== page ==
by Jan Logie
Last week John Key announced his plan to sell Light Armoured Vehicles (LAV’s) to Colombia.
In an effort to build trade and sell off redundant military equipment, John Key seems to have chosen to make New Zealand complicit in the further arming of a potentially illegal military force who has been responsible for very significant human rights abuses.
Colombia is one of 16 countries that the Office of the Prosecutor of the International Criminal Court is investigating regarding the commission of serious international crimes, such as war crimes and crimes against humanity. The military is central to those concerns.
These abuses are not solely historical.
Last year, in response to the military complaining about uncertainty due to civil investigations of 12,000 military officers, the Colombian government changed the constitution to exempt many cases of military abuse from the civilian courts.
The reality of the situation in Colombia is that people still have to leave to find safety, and New Zealand is still taking Colombian refugees.
New Zealand has done fantastic work supporting the development of a UN arms trade treaty.
It could certainly be argued that Light Armoured Vehicles fall under the developing definition covered by this treaty, which includes armoured combat vehicles.
For an historical perspective, the now-defunct U.S. Arms Control and Disarmament Agency (ACDA) created the following comprehensive definition of the arms trade, which has been widely used by researchers:
“Weapons of war, parts thereof, ammunition, support equipment, and other commodities designed for military use…dual-use equipment…when its primary mission is identified as military. The building of defence production facilities and licensing fees paid as royalties for the production of military equipment.…military services such as training, supply operations, equipment repair, technical assistance and construction are included where data are available”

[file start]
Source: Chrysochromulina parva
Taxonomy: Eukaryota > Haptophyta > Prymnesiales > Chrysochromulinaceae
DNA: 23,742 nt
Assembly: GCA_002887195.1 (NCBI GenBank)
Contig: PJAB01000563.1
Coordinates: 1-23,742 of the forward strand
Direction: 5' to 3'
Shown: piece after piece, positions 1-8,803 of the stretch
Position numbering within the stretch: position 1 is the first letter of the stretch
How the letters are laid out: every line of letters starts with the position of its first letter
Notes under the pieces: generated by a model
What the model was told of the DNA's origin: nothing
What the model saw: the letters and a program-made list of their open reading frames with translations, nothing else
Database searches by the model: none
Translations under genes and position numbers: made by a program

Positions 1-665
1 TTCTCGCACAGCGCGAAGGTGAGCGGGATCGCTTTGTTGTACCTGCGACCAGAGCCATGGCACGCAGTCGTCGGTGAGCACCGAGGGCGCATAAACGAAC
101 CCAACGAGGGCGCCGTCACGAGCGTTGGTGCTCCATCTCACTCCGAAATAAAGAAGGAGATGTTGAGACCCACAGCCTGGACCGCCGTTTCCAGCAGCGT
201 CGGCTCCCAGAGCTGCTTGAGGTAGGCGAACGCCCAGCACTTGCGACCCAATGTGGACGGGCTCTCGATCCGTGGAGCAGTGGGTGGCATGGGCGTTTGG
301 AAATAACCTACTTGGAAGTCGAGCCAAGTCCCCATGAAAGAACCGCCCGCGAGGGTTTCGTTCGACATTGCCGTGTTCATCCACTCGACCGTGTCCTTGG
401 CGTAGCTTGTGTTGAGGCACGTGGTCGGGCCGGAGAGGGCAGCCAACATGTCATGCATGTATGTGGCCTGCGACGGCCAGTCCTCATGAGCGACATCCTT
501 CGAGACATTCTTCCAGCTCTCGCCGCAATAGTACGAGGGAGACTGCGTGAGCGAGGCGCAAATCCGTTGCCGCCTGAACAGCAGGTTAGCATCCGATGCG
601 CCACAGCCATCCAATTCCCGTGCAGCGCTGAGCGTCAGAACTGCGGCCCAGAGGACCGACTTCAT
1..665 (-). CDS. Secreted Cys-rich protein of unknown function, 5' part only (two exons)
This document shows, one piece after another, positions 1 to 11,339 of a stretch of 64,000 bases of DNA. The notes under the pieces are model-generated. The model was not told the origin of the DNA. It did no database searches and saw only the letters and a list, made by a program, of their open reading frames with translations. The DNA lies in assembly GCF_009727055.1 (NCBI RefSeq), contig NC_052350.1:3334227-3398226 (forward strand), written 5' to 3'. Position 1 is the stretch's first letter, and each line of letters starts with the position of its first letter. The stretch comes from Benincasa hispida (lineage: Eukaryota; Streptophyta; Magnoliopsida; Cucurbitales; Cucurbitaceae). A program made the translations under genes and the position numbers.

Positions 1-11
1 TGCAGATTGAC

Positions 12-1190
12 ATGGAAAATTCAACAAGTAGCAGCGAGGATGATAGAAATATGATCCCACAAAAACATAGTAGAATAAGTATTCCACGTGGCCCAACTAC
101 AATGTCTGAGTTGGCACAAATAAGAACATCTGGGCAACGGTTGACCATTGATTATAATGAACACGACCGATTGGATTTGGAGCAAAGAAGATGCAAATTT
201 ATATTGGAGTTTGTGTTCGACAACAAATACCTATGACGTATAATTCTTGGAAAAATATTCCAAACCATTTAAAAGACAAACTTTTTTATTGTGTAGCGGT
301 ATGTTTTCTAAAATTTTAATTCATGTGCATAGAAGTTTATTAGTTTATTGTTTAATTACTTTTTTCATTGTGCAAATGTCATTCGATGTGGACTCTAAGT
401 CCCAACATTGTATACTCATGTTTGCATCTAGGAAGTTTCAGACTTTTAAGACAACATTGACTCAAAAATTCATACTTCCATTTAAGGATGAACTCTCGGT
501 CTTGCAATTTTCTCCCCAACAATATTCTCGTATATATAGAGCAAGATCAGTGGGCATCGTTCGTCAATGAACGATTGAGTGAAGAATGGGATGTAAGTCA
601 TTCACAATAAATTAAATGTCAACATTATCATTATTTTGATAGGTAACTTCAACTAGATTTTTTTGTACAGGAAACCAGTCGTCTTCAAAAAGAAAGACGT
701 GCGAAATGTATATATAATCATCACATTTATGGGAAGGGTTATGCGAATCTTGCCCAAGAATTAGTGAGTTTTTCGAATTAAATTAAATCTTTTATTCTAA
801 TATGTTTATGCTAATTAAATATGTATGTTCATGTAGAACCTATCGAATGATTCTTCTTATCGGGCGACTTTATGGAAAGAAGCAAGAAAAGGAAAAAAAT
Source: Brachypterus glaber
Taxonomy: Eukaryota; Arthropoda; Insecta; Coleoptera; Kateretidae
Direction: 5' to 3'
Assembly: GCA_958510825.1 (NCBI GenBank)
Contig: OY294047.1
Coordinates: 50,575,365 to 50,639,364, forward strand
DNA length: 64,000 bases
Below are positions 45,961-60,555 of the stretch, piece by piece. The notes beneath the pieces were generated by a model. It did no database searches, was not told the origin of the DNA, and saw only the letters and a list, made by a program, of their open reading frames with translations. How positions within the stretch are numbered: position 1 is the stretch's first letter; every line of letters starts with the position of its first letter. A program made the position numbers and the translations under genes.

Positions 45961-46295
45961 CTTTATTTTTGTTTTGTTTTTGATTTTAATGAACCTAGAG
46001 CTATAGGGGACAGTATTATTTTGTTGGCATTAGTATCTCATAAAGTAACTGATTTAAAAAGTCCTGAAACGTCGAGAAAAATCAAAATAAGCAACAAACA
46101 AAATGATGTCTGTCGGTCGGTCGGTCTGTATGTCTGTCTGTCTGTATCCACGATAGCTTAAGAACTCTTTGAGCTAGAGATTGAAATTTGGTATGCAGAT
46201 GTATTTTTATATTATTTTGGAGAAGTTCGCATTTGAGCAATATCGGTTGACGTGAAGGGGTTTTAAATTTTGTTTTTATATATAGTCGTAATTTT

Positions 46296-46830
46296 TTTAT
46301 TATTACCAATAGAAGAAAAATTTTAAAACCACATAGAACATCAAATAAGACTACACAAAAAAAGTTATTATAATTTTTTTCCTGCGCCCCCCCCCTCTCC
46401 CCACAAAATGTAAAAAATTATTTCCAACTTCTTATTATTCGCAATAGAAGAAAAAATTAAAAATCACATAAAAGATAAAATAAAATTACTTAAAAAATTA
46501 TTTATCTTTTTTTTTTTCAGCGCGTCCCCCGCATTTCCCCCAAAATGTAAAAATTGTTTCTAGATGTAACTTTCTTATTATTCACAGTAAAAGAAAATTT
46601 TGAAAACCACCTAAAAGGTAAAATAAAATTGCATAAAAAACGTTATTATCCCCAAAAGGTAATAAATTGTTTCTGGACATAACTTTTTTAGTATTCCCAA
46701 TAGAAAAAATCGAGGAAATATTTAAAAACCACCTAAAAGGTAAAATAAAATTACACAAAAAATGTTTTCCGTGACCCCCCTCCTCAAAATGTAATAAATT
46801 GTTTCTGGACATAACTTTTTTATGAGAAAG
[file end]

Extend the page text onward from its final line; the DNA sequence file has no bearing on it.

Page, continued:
It also adds, “New Zealand supports a broad, comprehensive coverage of conventional weapons within the treaty’s scope. Anything less will undermine the attainment of its objective.”
At the very least, New Zealand now needs to follow the proposed protocol outlined in the draft treaty, “…to assess whether the proposed export of conventional arms could (a) be used to commit or facilitate a serious violation of international humanitarian law; (b) be used to commit or facilitate a serious violation of international human rights law…”
If we don’t do this, then it is clear that in a bid to get a place on the UN Security Council, John Key has undermined our efforts towards a comprehensive arms trade treaty.
How are we going to continue to argue strongly for these provisions at the next round of text negotiations in New York this month if our Prime Minister acts inconsistently?
How are we going to have any credibility on the Security Council if our trade and global interests override basic security and international law?